Submitted: January 10, 2018
from United States District Court for the Northern District
of Iowa - Ft. Dodge
SMITH, Chief Judge, MELLOY and SHEPHERD, Circuit Judges.
case returns to us after a resentencing on remand. Billy D.
Thorne was convicted of being a felon in possession of a
firearm, in violation of 18 U.S.C. § 922(g)(1). On
remand, the district court sentenced him to the statutory maximum
of 120 months' imprisonment, applying an upward variance
of 83 months from the high end of the Guidelines range.
Thorne now challenges that sentence as substantively
unreasonable. We affirm.
2012, Thorne obtained a gun in Mason City, Iowa, and
threatened to kill his son and his son's girlfriend.
Thorne was prosecuted by Iowa state authorities and later
convicted of first-degree harassment, in violation of Iowa
Code § 708.7(2). In December 2013, Thorne was indicted
in the Northern District of Iowa for being a felon in
possession of a firearm. A jury found him guilty in April
2014. At sentencing, the district court determined that
Thorne was an armed career criminal (ACC) and sentenced him
to 262 months' imprisonment. See 18 U.S.C.
§ 924(e)(1). The court used Thorne's prior burglary
convictions from Florida as predicate offenses for its ACC
finding. Thorne appealed. Following the government's
concession that the Florida second degree burglary
convictions that formed the basis of Thorne's ACC status
did not qualify as violent felonies, we remanded for
resentencing. United States v. Thorne, 837 F.3d 888,
889 (8th Cir. 2016) (per curiam).
resentencing, the presentence investigation report (PSR) set
Thorne's total offense level at 18. This included a
four-level enhancement for using the firearm in connection
with another felony. See U.S.S.G. §
2K2.1(b)(6)(B). The PSR also listed 18 criminal
convictions. Six of those convictions occurred on March 5,
1997, and were based on a string of burglaries Thorne
committed in Florida in August and September 1996. Thorne was
imprisoned for those offenses until 2012. This enabled them
to be assigned criminal history points. See U.S.S.G.
§ 4A1.2(e). However, despite their numerosity, because
each conviction had the same date of arrest and date of
sentencing, they only caused Thorne to be assessed three
criminal history points. See U.S.S.G. §
4A1.2(a)(2). His resulting criminal history category was II.
Combined with his total offense level of 18, Thorne's
Guidelines range was 30 to 37 months' imprisonment. He
faced a statutory maximum of ten years' imprisonment.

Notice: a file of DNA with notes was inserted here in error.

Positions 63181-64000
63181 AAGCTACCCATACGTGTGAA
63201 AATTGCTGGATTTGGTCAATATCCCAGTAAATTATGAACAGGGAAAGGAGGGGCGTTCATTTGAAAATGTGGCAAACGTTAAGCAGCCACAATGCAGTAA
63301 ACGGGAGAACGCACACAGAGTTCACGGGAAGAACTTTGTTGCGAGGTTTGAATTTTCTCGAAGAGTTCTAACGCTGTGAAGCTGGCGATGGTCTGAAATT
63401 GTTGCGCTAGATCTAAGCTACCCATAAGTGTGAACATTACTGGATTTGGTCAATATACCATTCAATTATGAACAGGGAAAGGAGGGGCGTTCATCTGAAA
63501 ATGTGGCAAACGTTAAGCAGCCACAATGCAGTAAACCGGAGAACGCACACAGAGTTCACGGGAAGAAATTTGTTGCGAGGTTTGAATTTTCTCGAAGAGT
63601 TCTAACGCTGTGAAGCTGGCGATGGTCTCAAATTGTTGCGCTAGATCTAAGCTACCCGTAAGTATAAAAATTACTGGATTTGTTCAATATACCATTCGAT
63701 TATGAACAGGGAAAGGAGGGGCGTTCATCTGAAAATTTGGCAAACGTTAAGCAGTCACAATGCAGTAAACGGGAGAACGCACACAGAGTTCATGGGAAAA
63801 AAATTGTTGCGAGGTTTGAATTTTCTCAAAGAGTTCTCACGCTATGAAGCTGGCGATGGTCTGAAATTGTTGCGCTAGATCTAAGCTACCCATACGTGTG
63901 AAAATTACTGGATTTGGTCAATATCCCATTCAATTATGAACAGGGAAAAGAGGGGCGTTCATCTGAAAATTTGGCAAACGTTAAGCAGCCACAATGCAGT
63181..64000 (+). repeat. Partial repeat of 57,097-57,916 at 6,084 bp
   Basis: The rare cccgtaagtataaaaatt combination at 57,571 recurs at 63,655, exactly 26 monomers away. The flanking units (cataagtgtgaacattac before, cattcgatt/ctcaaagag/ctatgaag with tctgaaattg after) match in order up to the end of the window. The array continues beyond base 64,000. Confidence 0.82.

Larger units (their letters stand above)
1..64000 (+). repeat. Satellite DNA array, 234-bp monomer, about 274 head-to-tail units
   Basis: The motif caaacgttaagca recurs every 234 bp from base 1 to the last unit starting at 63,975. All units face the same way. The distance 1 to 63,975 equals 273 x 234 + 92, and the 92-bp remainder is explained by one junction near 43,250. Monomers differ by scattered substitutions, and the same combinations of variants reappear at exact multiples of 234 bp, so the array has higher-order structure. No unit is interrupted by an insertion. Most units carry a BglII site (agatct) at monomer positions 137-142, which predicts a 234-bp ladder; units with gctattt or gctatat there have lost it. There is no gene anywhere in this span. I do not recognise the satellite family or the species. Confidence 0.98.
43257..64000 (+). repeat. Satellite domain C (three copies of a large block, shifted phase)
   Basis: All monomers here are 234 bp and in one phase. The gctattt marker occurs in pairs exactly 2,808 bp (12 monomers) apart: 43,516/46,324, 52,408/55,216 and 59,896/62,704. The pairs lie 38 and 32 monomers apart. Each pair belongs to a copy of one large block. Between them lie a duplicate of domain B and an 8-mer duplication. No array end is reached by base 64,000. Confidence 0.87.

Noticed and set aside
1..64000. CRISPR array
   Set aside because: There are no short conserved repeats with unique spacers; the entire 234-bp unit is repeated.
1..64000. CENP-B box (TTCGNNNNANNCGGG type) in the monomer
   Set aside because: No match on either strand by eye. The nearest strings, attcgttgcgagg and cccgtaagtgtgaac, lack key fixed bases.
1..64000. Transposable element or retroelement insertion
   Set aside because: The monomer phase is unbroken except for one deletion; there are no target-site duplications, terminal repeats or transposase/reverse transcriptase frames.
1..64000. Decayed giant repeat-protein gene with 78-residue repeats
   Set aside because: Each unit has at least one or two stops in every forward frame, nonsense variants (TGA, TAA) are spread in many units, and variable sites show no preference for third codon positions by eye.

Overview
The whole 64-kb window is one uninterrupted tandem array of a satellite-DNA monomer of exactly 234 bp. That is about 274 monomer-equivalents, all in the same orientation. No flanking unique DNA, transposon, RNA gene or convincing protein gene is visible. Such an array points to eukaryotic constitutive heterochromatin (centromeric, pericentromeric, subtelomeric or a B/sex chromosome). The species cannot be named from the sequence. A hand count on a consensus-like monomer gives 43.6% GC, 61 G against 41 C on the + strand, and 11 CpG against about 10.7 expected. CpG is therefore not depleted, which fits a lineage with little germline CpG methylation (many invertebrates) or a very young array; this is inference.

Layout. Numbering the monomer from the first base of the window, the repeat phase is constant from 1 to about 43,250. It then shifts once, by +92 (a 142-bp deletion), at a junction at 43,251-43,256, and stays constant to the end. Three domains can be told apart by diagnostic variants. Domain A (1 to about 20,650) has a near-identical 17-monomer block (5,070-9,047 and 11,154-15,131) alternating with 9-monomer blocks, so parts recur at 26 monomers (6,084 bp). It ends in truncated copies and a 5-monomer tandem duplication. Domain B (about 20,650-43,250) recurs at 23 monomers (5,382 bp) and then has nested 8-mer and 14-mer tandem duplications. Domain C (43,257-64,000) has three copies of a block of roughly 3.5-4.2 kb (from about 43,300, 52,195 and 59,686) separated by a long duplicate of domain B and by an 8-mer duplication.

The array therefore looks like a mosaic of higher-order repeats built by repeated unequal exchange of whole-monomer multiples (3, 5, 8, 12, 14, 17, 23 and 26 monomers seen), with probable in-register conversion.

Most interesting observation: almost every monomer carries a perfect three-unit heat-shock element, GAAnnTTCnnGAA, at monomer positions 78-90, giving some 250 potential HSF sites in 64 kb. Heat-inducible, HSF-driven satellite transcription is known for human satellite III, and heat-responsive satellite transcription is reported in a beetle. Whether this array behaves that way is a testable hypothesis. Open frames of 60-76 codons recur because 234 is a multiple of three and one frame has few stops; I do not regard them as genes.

See 18 U.S.C. §§ 922(g)(1) &
government requested an upward variance to 120 months'
imprisonment. It argued that the Guidelines range
inadequately accounted for Thorne's criminal history. It
also argued that the sentence needed to address the
seriousness of the offense, to afford adequate deterrence to
criminal conduct, and to protect the public.
argued that a Guidelines sentence was appropriate. He claimed
that the burglaries were over 20 years old and that several
of his other convictions were even older. Thorne noted that
all the Florida burglaries occurred in a short period of time
and that he had served a lengthy sentence for them. He also
argued that health issues; problems with drugs; and his age
(he was 60 years old on the date of resentencing) warranted
the court's consideration. Additionally, he asked the
court to credit him for a drug program he had participated in
since his initial sentencing.
court stated that it had considered all of the sentencing
factors under 18 U.S.C. § 3553(a) and concluded that
"the nature and circumstances of the offense and the
history and characteristics of the defendant cry out for a
variance upward to 10 years. I find he is a danger to the
community. I find he is at high risk to recidivate."
Transcript of Sentencing Hearing at 21-22, United States
v. Thorne, No. 3:13-cr-03052-LRR (N.D. Iowa Feb. 2,
2017), ECF No. 129. The court held that any mitigating
factors, such as his health, age, and background, were
outweighed by aggravating factors. The court then sentenced
Thorne to 120 months' imprisonment.
appeal, Thorne argues that the district court misweighed the
factors, rendering his sentence substantively unreasonable.
He argues that the court gave insufficient weight to certain
factors he presented at sentencing: namely, his drug history,
his health issues, and his post-incarceration
self-improvement efforts. Our review of a sentence typically
begins by determining whether the district court committed a
significant procedural error. See United States v.
Williams, 624 F.3d 889, 896 (8th Cir. 2010) (citation
omitted). However, when no procedural error is alleged, we
may "bypass the first part of our review and move
directly to review the substantive reasonableness of [the]
sentence." United States v. Franik, 687 F.3d
988, 990 (8th Cir. 2012) (quoting United States v.
Werlein, 664 F.3d 1143, 1146 (8th Cir. 2011). We
"consider the substantive reasonableness of the sentence
imposed under an abuse-of-discretion standard."
Gall [v. United States, 552 U.S. 38, 51,
(2007)]. In conducting this review, we are to "take into
account the totality of the circumstances, including the
extent of any variance from the Guidelines range."
Id. If the defendant's sentence is within the
Guidelines range, then we "may, but [are] not required
to, apply a presumption of reasonableness." Id.
But we are not permitted to apply a presumption of
unreasonableness if the sentence is outside the Guidelines
range. Id. Instead, we "may consider the extent
of the deviation, but must give due deference to the district
court's decision that the § 3553(a) factors, on a
whole, justify the extent of the variance." Id.
We may not require "'extraordinary'
circumstances to justify a sentence outside the
Guidelines" and are prohibited from "the use of a
rigid mathematical formula that uses the percentage of a
departure as the standard for determining the strength of the
justifications required ...